Microsoft Pledges to Use ARM Server Chips in Challenge to Intel

Builds version of Windows for ARM together with Cavium and Qualcomm


March 8, 2017

4 Min Read
Microsoft Pledges to Use ARM Server Chips in Challenge to Intel
Microsoft data center in Cheyenne, Wyoming (Photo: Microsoft)

By Dina Bass and Ian King (Bloomberg) -- Microsoft Corp. is committing to use chips based on ARM Holdings Plc technology in the machines that run its cloud services, potentially imperiling Intel Corp.’s longtime dominance in the profitable market for data-center processors. Microsoft has developed a version of its Windows operating system for servers using ARM processors, working with Qualcomm Inc. and Cavium Inc. The software maker is now testing these chips for tasks like search, storage, machine learning and big data, said Jason Zander, vice president of Microsoft's Azure cloud division. The company isn’t yet running the processors -- known for being more power-efficient and offering more choice in vendors -- in any customer-facing networks, and wouldn't specify how widespread they eventually will be.

"It's not deployed into production yet, but that is the next logical step," Zander said in an interview. "This is a significant commitment on behalf of Microsoft. We wouldn't even bring something to a conference if we didn't think this was a committed project and something that's part of our road map."

Microsoft is planning to incorporate the ARM chips as it develops a new cloud server design, which it will discuss Wednesday at the Open Compute Project Summit in Santa Clara, California. The company is announcing new partners and components for the design, first unveiled last year, as it moves closer to putting the machines into its own data centers later this year. Because the design is open-source, meaning it's freely available to be used and customized, other companies are also likely to use variations.

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Both the server design, called Project Olympus, and Microsoft’s work with ARM-based processors reflect the software maker's push to use hardware innovations to cut costs, boost flexibility and stay competitive with Inc. and Alphabet Inc.'s Google, which also provide computing power, software and storage via the internet. While large cloud companies have moved toward greater use of unbranded servers, storage and networking gear, Intel chips have remained one of the sole big-name products widely in use. Microsoft’s work with ARM, in progress for several years, could pave the way for a real challenge to Intel, which controls more than 99 percent of the market for server chips.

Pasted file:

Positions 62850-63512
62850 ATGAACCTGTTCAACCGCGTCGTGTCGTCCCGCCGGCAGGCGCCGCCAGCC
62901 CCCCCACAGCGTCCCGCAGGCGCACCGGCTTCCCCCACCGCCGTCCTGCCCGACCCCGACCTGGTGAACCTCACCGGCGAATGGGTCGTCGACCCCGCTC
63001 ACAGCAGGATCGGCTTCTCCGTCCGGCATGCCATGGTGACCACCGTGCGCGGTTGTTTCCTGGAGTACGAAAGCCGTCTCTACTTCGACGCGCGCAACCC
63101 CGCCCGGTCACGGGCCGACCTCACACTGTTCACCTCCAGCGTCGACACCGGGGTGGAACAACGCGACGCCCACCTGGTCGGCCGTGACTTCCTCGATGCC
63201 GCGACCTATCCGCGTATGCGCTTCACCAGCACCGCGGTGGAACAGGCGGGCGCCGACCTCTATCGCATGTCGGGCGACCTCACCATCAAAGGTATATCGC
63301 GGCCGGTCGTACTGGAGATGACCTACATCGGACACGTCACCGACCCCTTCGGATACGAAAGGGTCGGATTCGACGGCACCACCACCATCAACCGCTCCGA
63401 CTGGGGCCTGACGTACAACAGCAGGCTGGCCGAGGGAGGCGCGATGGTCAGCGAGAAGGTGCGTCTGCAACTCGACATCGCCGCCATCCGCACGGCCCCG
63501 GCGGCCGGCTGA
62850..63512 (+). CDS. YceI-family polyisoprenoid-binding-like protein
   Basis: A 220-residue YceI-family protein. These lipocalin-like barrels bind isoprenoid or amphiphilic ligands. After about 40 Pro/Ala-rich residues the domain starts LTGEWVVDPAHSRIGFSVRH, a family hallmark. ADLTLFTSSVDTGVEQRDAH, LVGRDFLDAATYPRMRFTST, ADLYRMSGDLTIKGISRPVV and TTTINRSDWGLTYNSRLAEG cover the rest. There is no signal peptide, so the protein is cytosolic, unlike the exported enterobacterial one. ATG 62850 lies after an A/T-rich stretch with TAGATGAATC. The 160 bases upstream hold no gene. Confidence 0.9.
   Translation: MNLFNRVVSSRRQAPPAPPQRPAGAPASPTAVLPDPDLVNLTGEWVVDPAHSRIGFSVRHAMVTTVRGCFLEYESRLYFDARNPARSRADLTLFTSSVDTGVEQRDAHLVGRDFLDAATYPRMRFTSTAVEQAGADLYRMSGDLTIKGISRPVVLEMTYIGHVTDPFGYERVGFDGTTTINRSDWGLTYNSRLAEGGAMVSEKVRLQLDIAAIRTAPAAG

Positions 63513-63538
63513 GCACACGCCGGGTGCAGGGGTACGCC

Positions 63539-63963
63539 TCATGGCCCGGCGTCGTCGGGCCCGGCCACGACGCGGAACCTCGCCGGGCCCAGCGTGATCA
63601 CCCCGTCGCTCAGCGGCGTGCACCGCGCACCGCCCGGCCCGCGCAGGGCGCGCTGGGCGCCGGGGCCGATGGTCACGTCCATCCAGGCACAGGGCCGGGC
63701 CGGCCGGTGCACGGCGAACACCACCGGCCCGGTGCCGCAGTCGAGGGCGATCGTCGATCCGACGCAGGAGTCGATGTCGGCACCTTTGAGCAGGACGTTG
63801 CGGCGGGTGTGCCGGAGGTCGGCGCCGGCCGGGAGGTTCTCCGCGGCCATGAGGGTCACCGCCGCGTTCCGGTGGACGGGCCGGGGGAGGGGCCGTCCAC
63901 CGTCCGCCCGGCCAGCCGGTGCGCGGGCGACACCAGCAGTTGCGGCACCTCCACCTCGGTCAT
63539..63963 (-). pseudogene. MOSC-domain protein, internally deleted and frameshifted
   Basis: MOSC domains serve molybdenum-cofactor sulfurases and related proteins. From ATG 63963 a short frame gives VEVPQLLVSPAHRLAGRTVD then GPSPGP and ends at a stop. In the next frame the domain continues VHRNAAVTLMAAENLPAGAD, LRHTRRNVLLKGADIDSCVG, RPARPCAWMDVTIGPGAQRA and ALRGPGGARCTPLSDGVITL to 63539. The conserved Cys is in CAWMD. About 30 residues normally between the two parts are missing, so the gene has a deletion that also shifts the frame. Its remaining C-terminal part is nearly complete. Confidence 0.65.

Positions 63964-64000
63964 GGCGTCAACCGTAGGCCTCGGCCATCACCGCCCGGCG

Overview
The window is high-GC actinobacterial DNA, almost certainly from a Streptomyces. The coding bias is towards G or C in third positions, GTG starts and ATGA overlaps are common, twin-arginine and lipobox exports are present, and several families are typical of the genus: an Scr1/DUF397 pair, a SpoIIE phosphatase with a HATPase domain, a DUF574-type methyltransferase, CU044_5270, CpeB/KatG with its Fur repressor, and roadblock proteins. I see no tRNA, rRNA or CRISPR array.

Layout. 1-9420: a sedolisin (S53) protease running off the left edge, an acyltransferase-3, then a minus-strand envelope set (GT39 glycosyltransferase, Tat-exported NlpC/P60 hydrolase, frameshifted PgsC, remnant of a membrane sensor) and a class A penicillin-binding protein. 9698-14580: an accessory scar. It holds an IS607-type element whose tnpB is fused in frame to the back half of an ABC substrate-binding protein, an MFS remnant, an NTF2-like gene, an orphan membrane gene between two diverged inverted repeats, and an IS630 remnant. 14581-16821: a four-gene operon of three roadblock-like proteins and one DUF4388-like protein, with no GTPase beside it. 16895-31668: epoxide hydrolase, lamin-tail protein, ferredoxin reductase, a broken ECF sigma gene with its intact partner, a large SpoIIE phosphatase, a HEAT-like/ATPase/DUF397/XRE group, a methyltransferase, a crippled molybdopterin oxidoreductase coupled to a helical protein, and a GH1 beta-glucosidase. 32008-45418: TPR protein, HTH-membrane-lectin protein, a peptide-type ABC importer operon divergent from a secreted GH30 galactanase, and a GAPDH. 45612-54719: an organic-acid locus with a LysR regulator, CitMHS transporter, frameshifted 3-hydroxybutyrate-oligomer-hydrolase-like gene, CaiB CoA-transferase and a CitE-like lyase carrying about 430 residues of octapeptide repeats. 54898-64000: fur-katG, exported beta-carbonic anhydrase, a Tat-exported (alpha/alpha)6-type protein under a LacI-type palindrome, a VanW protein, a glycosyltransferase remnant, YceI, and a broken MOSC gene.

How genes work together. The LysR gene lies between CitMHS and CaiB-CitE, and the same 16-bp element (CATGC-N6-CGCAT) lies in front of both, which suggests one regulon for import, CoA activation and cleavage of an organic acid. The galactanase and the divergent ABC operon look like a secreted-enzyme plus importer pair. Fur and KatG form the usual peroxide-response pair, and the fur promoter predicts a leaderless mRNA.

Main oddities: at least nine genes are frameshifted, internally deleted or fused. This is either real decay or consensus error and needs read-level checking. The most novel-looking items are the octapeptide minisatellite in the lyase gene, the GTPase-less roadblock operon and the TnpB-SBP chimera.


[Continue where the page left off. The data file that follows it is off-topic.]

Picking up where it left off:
Take a deep dive into Microsoft's Project Olympus at Data Center World this April (that's next month!), where Kushagra Vaid, general manager of Azure hardware infrastructure, will deliver a keynote on using the open source approach to cloud server design. More about the conference here.

While Intel is among companies making components to work with the Project Olympus design, ARM-chip makers such as Qualcomm and Cavium are also in the running, increasing the chance that other server customers will begin to use these processors. ARM, which licenses its chip designs to manufacturers, is owned by Japan's Softbank Group Corp.

Any challenge to Intel's dominance in server chips is a threat to its most profitable business and main revenue driver as demand for PC processors continues to shrink. The company's Data Center Group turned $17.2 billion of sales into $7.5 billion of operating profit in 2016, and Intel has been running ads that say,"98 percent of the cloud runs on Intel."

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Microsoft's server spending decisions have the potential to impact suppliers' bottom lines -- its Azure service is No. 2 in cloud infrastructure behind Amazon, and it's one of the biggest server buyers. Last month, computer maker Hewlett Packard Enterprise Co. reported disappointing quarterly revenue, citing "significantly lower demand" from a major customer. That client was Microsoft, people familiar with the matter said.

This isn't the first time ARM manufacturers have taken aim at the server market. Other chipmakers have promised computer components—based on the ARM technology that dominates in mobile phones -- that would loosen Intel's stranglehold, yet none have done so. That may be changing this year as Qualcomm, one of the few companies that can rival Intel's spending on research and design, begins offering its first server processor and as other chipmakers finally field long-promised chips that are capable of competing.

"This is a marathon, it’s not a sprint. I’m not starting to count the dollar bills any time soon," said Anand Chandrasekher, a former Intel executive who heads Qualcomm’s serverchip unit. "One day in a few years we will wake up and say ‘this is pretty cool when did that happen?"

Intel didn't immediately return requests for comment.

Microsoft will give an update on its work on Project Olympus today in a keynote speech by Kushagra Vaid, general manager of Azure Hardware Infrastructure at Microsoft, as part of a track of sessions on the Microsoft design at the conference. Partners including Qualcomm, Intel, Dell Technologies, Hewlett Packard Enterprise, Advanced Micro Devices Inc. and Samsung Electronics Co. are making chips, servers and components for use in the Microsoft design, said Vaid, who spent 11 years at Intel before joining Microsoft.

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